Tobacco Is a Sensible Long-Term Investment

With the exception of those who are morally opposed to it, investors ought to seriously consider adding Big Tobacco to their portfolios. Speaking at a recent conference hosted by Morgan StanleyPhilip Morris International  (NYSE: PM  )  CEO Andre Calantzopoulos expressed the following sentiment: "We enjoy the luxury of operating in a very attractive industry characterized by superior margins, strong pricing power, and strong cash flows."

Even Warren Buffett, a man known for focusing on managerial ability, concedes that a business' economic characteristics are more important than the quality of its management. Let's take a closer look at how Big Tobacco companies exhibit each of the economic attributes mentioned by Calantzopoulos. In addition to his company, I've included a discussion on Lorillard (NYSE: LO  ) , Reynolds American (NYSE: RAI  ) , and Altria Group  (NYSE: MO  ) , the three largest domestic cigarette makers.

Superior margins
If you compare them with stocks as a whole, Big Tobacco companies enjoy superior margins. According to Morningstar, the average net profit margin of the S&P 500 index was 9.3% for the first quarter of 2013. What's more, the average net profit margin of the S&P 500 since 1952 is 5.9%. As the following table shows, these sin stocks absolutely crush the S&P 500 when it comes to net profit margins. 

    Lorillard 

  Altria 

  Philip Morris International     Reynolds American   
Net Profit Margin (TTM):      17.5%   17.2%                     11.3%                18.9%
Net Profit Margin (five-year average):

     17.8%

  20%                     11.2%

               14.3%

Well, they all crush the S&P 500 with the exception of Philip Morris International. That company is more efficient at converting revenue into net income than the S&P 500, although by a relatively slim margin. The reason Philip Morris International has a lower margin than its peers is pretty straightforward. Although the company pays lower income taxes than its American counterparts, excise taxes devour a much larger portion of its revenue. A country typically levies excise taxes on products it considers harmful to society, things like gambling and cigarettes among others.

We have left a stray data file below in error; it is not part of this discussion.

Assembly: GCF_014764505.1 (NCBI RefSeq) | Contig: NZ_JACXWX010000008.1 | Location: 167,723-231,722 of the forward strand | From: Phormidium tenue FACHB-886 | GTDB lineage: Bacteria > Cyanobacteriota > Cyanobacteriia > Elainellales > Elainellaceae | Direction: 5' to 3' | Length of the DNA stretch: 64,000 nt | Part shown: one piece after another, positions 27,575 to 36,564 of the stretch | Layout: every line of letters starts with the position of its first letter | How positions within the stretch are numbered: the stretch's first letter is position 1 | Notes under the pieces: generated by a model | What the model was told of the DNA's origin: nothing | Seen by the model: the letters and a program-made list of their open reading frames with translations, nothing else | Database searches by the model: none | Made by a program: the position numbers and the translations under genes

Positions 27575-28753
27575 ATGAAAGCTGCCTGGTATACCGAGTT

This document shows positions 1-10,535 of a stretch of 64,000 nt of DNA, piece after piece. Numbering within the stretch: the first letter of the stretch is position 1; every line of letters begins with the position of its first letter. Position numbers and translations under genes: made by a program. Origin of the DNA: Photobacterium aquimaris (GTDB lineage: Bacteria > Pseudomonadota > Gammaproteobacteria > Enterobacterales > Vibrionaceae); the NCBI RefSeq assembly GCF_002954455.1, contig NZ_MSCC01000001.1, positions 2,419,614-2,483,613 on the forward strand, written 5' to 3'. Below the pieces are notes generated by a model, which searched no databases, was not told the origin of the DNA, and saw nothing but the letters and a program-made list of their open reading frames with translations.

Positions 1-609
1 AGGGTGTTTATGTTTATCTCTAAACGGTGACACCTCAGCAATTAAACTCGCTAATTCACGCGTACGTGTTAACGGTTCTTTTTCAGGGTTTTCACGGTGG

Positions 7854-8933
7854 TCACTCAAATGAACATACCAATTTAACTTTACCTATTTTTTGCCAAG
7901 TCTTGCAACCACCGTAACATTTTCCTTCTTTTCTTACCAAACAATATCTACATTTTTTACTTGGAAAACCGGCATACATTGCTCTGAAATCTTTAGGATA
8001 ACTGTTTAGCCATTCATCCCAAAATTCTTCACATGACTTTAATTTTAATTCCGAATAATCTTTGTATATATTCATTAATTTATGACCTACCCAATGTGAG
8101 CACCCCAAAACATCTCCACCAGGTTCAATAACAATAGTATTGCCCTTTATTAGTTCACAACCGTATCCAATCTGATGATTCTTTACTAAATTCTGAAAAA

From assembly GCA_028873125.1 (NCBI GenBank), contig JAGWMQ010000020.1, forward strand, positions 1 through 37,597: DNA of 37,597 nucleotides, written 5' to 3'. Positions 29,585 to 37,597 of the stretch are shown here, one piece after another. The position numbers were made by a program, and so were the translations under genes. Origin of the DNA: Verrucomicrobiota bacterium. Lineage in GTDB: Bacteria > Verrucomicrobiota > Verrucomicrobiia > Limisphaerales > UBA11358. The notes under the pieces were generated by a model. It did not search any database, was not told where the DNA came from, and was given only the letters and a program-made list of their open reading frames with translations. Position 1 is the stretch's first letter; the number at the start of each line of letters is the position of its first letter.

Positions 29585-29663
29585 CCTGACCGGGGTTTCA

For the nine-month period ended on Sept. 30, Philip Morris International reported that 63.9% of its revenue went toward paying excise taxes. The corresponding figure for each of the domestic sin stocks is less than 33%. Philip Morris' most recent quarterly report revealed the impact a sudden, unpredictable decision from a foreign government can have on its operations when its shipments to the Philippines fell 26.8% year-over-year because of a massive increase in excise taxes.  . The company expects the excise taxes it pays will continue to increase.

Strong pricing power
One of the most attractive traits of these sin stocks is resiliency. According to Lorillard, domestic shipments of cigarettes have contracted at a compound rate of 3.6% over the past decade. And international shipments of cigarettes are declining too, albeit at a slower rate. Philip Morris International estimates international shipments of cigarettes declined from 3.4 trillion units in 2008 to 3.2 trillion units in 2012. And yet, this big dip in demand hasn't translated into an equivalent drop in revenues for these companies.

  PM Revenue (Quarterly) Chart

Philip Morris revenue (quarterly) data by YCharts

In the past two months, all three domestic cigarette producers have instituted price hikes. The ability to raise prices in the face of adverse industry conditions is a very favorable economic characteristic for a business to have. That being said, if the amount of cigarettes being smoked on earth continues to contract at current rates, eventually the profitability of these companies will be negatively affected. Prices cannot be raised indefinitely. But for the time being, the strong pricing power of these sin stocks remains intact.

Strong cash flows